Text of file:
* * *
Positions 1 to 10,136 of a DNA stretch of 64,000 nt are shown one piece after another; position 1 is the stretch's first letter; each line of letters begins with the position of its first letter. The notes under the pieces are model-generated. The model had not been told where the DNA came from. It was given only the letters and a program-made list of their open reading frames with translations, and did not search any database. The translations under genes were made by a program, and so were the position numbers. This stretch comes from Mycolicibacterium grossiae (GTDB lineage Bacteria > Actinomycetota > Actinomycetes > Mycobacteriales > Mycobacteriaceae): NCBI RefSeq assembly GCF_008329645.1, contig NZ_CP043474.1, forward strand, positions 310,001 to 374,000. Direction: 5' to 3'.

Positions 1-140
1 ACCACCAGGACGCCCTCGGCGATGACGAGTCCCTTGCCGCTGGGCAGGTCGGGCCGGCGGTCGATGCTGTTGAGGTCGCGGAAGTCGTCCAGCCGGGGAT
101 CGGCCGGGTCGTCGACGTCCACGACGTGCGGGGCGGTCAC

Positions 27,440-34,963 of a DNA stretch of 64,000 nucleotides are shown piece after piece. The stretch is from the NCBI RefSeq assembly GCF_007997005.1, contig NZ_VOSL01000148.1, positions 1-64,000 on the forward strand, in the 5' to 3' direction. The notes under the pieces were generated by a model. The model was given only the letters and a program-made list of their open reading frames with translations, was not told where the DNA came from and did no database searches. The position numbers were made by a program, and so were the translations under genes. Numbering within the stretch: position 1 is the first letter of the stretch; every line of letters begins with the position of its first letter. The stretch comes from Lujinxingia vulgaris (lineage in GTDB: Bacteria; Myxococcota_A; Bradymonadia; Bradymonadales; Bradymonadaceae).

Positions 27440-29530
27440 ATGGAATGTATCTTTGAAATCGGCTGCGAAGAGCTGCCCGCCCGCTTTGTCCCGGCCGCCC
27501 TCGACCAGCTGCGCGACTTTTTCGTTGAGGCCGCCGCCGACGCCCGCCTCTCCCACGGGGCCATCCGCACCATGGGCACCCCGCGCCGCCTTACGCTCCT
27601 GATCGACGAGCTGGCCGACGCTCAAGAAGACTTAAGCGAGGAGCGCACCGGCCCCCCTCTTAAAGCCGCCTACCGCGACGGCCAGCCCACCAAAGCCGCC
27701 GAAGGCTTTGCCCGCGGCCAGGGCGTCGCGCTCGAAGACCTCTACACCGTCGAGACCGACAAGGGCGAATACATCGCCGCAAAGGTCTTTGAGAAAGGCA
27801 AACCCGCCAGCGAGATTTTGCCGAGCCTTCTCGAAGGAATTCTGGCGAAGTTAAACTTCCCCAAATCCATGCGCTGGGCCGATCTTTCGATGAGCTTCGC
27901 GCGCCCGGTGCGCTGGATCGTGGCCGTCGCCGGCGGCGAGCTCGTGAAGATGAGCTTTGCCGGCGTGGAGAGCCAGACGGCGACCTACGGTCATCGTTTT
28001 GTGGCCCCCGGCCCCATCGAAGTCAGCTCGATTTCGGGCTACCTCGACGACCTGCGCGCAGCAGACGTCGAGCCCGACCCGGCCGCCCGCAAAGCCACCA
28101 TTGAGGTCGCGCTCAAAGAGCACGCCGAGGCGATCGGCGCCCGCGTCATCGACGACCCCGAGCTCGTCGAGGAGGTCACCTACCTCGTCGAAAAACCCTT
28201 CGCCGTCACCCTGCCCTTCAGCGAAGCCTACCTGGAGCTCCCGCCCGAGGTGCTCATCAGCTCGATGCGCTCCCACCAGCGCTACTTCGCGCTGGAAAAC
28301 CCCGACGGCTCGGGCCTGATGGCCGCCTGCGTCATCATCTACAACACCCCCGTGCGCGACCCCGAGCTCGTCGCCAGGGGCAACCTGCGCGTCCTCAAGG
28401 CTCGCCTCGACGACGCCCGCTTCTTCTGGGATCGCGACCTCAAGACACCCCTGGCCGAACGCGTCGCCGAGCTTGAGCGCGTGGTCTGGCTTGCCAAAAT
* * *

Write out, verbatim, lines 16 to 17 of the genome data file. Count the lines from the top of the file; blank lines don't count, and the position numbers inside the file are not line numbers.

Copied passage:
28301 CCCGACGGCTCGGGCCTGATGGCCGCCTGCGTCATCATCTACAACACCCCCGTGCGCGACCCCGAGCTCGTCGCCAGGGGCAACCTGCGCGTCCTCAAGG
28401 CTCGCCTCGACGACGCCCGCTTCTTCTGGGATCGCGACCTCAAGACACCCCTGGCCGAACGCGTCGCCGAGCTTGAGCGCGTGGTCTGGCTTGCCAAAAT